Isn’t this “works righteousness?” What about my individual, autonomous redemption—where it matters not if I’m in with the sheep or the goats? Can’t we look to traditions that wrest back the dignity of the individual, free of social connections, in communion with God? Not this week. The Lord God speaks through Ezekiel to the Israelites in Babylonian exile: “I myself will search for my sheep and will seek them out. …I will judge between sheep and sheep” (Ezekiel 34:11, 22). Then there is Psalm 100:3: “We are his people and the sheep of his pasture.”
The oddness of Ezekiel and his stories sometimes gives us the cover of competing poetic interpretations. Not here. Witness his straightforward metaphor in which the Lord God “will feed [the sheep] with good pasture” and feed “the fat and the strong…with justice.” God judges between sheep and other sheep, some fat and some lean. The oppressor and the oppressed. Sometimes it’s just that simple.
At this moment, 800,000 children in Niger are threatened by malnutrition. Too complex? Only until The New York Times reported on August 8 that French scientist Andre Briend invented “Plumpy’nut,” a nutrition-fortified peanut butter in a packet that doesn’t spoil. A clear answer for most of those kids in Niger. Real simple, says Dr. Milton Tectonidis of Doctors Without Borders. “It’s just the will that’s lacking.”

November 27
We are the Clay

Isaiah 64:1-9; Psalm 80:1-7; 1 Corinthians 1:3-9; Mark 13:24-37

Isaiah’s prophetic word lands amidst a biblical people. The subject is “we” seven times and the object is “us” twice, all in these first nine verses. The great oracles and visions are often aimed at the corporate body of the faithful. Thankfully, that body is continually renewed and reformed: “We are the clay and you are our potter; we are all the work of your hand” (Isaiah 64:8).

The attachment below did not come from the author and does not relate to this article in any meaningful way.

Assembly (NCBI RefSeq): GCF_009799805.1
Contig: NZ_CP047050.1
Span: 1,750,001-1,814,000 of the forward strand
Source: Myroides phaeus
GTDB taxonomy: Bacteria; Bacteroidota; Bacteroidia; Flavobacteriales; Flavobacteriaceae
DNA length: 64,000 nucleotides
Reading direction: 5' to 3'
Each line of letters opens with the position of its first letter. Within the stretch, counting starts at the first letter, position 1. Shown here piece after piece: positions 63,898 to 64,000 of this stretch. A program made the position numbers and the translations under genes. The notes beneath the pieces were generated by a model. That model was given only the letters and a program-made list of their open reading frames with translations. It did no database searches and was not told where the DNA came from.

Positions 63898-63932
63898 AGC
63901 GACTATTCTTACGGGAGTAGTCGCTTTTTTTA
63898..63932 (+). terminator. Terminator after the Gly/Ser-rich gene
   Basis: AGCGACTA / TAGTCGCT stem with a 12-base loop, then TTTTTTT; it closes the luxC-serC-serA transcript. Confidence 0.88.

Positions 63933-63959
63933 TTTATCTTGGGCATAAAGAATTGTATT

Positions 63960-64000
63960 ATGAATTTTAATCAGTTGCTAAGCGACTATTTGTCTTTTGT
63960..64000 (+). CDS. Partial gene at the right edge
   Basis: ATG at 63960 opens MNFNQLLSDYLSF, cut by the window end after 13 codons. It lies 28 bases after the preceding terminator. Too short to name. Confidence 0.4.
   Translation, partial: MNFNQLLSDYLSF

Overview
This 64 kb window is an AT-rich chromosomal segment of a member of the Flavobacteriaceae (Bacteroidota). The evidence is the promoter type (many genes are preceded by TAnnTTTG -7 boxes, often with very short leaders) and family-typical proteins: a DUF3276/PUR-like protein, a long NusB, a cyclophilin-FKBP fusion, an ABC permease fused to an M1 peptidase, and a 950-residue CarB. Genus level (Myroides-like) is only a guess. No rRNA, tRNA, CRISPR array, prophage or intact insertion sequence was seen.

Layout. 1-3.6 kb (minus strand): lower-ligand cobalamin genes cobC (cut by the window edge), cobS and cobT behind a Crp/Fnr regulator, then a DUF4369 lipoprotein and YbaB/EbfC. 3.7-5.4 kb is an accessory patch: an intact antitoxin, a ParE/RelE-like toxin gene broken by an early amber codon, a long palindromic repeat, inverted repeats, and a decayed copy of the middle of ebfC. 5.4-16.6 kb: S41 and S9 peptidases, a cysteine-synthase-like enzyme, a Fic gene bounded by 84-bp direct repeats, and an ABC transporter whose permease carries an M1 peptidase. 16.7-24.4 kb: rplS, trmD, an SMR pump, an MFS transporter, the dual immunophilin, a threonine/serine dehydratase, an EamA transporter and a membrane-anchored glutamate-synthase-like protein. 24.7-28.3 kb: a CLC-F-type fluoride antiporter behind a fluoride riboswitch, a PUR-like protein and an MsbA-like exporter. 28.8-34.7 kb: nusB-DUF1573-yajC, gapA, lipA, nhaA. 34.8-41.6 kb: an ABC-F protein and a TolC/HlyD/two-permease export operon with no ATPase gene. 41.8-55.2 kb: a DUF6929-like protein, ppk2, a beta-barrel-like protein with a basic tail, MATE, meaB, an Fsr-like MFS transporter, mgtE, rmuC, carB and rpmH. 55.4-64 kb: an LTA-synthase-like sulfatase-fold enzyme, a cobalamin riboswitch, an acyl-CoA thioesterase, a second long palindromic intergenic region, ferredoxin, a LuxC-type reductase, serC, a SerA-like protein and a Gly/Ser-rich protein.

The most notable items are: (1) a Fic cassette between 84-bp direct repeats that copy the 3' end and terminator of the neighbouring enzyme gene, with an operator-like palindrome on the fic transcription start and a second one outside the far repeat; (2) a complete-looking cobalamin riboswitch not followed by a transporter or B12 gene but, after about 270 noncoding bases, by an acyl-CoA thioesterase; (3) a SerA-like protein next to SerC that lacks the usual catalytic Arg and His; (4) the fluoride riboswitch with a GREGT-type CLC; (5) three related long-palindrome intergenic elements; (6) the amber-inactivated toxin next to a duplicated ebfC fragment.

Equally compelling is the “we”-ness of the body of Christ, the church. The Chosen One coming is something “they will see,” says Jesus (italics added), and God’s angels will gather them up “from the ends of the earth to the ends of heaven” (Mark 13:26-27). Once again, no one knows what day or hour.
Again, the gospel’s apocalyptic imagery denotes the end of an age and calls the people to a shared, wide-awake clarity of purpose. So, too, does Paul focus on a community formed for a new age to come, awaiting “the revealing of our Lord Jesus Christ.” In his opening words to the church at Corinth, he praises them as a body formed with giftedness, reassuring them that God “will also strengthen you to the end” (1 Corinthians 1:8).
Picture Akira Yoshizawa, a modern origami master who died last March, forming flat sheets of colored paper into birds and bears, peacocks and ponies. He pioneered the “wet folding” technique to allow him to improve on the indentations in the gruff face of a gorilla. During a 1990s project to create an origami landscape in Spain, Akira spent more than six weeks perfecting the transformation of pieces of paper into ears of rice.
Could the Potter who formed the cosmos be taking any less care, just now, forming the community of faith for the work of wholeness and harmony we call shalom or salaam? Within that kairos community—and because of it, for countless others—we will rise or fall together.
“Now consider, we are all your people” (Isaiah 64:9).

Robert Roth is a writer and social activist in East Lansing, Michigan.